Las Vegas’ Demon Lung released their debut EP “Pareidolia” last year to pretty positive reviews, with the abounding Black Sabbath and Candlemass influences in complete contrast to the glitzy surroundings of their hometown but maybe that’s why they sounded like a band with promise, a band wanting to decry the lights and glamour of the Las Vegas strip and break away into their own chasm of gloom.
“The Hundredth Name” is their debut full-length album and is being released by Candlelight Records, so that goes to show that somebody was noticing. Opening track ‘Binding of the Witch’ spends half of its 9:31 running time building up with an eerie intro before lurching into big riff territory and crushing all in its path with some steadily-paced drums and Zakk Wylde-esque pinched harmonics. It’s nothing original but it is very good and sounds like it could be an effective entrance to a devastating live show.
Never ones to try and be fancy, the key to this album is one of knowing your strengths and sticking to them, and Demon Lung have got a good grasp on what makes doom the powerhouse it can be when done right. ‘Eyes of Zamiel’ rocks along with those pinched notes and almost Gothic atmosphere reminding of prime Danzig, although singer Shanda Fredrick’s haunting vocals take the music somewhere else other than the Evil Elvis’ muscle-headed vision of darkness.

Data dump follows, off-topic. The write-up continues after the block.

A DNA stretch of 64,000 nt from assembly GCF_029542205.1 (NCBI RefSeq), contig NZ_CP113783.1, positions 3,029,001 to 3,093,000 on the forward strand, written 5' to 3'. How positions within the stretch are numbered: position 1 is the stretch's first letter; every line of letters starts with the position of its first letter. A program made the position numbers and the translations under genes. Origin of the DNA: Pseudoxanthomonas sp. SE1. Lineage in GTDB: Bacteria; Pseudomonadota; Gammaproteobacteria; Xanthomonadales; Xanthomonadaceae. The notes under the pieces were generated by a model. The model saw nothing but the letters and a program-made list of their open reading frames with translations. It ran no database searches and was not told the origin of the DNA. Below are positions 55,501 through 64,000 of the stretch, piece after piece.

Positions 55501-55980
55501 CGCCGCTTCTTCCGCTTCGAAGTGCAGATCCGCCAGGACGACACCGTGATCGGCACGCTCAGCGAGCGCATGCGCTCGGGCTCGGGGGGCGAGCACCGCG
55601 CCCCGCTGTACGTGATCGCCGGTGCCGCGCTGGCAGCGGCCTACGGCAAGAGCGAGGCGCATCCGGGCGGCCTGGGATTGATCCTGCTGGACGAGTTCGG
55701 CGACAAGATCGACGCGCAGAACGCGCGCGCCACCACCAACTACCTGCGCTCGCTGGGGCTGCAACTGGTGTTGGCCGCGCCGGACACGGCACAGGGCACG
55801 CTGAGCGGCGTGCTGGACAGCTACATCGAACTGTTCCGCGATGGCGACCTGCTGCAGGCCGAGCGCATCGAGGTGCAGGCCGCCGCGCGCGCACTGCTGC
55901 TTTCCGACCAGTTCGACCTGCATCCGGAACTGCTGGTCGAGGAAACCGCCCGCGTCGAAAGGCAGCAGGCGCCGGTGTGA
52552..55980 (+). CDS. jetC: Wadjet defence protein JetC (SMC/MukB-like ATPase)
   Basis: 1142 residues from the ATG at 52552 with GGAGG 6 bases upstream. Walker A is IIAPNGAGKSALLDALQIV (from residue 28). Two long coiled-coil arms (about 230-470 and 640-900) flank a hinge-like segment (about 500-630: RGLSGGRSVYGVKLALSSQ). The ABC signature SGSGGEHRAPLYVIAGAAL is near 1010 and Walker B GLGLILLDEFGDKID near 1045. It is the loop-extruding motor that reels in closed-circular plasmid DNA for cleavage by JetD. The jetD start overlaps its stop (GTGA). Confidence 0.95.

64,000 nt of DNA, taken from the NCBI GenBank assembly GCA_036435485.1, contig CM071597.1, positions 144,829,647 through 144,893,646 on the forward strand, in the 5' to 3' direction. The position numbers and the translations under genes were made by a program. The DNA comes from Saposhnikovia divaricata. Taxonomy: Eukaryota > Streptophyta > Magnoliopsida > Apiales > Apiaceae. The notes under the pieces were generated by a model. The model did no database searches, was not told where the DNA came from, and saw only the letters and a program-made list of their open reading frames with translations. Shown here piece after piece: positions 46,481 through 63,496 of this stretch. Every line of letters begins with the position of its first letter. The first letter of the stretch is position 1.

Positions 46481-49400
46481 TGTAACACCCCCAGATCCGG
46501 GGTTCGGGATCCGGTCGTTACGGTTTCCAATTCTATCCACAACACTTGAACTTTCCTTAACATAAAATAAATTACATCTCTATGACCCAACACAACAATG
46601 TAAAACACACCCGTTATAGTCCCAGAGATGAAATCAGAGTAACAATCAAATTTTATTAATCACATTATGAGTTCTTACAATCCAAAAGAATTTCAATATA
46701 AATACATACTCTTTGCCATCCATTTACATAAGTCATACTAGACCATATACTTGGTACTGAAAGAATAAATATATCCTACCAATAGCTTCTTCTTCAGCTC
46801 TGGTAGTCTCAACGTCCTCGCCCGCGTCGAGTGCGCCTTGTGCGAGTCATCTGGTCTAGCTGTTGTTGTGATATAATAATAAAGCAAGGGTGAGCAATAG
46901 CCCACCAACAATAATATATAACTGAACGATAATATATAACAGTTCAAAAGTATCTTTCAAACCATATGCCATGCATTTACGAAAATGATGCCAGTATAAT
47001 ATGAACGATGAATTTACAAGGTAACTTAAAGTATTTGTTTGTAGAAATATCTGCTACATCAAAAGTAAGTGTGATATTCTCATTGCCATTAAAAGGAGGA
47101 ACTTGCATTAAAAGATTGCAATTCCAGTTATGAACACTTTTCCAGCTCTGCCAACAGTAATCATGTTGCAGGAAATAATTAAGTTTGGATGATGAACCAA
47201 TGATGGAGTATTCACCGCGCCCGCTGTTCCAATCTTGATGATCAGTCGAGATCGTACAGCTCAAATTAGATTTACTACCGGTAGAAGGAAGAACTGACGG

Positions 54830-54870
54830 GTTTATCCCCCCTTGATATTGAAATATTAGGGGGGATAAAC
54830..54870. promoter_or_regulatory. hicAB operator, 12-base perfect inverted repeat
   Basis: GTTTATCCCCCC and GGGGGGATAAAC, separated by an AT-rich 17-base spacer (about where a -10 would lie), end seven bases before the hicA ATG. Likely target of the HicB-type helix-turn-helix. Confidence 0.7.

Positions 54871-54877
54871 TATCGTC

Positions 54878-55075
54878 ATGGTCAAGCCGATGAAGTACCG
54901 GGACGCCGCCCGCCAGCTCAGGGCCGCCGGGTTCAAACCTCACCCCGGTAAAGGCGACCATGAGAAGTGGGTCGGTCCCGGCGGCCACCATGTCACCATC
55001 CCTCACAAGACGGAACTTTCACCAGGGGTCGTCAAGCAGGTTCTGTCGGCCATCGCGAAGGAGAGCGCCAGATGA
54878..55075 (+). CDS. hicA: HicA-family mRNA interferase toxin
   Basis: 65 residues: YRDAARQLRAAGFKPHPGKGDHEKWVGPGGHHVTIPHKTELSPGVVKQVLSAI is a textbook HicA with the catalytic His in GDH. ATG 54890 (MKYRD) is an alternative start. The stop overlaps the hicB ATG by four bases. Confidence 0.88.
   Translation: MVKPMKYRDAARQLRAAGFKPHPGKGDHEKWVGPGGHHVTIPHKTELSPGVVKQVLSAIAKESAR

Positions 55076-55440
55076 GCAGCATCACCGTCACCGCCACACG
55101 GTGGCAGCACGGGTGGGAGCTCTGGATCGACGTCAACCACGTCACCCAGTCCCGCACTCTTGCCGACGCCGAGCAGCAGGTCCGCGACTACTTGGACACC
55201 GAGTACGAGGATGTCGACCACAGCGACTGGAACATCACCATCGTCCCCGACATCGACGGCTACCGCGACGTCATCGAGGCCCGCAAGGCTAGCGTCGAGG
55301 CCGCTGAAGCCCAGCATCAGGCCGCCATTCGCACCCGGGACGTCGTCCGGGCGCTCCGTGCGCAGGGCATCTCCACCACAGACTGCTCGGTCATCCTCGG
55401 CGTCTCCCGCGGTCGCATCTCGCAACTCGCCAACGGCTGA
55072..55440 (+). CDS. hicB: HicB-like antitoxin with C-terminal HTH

The more accessible songs are earlier on in the album, not that there seems to be a master plan to lull you in but longer, slower tracks like the sublime ‘Hallowed Ground’ and ‘Incantaion (The Hundredth Name)’ are left until the end to wash you over with a tide of classic doom heaviness and leave you feeling somewhat exhausted but also quite serene.
Taking the established sounds and structures of doom and giving it their all, Demon Lung’s debut album is definitely one of the highlights of the year and, given that scene stalwarts like Candlemass and Cathedral are either slowing down or now defunct, it looks like there’s an opening for a new name to break through and pick up the gauntlet. The future of doom seems to be in safe hands.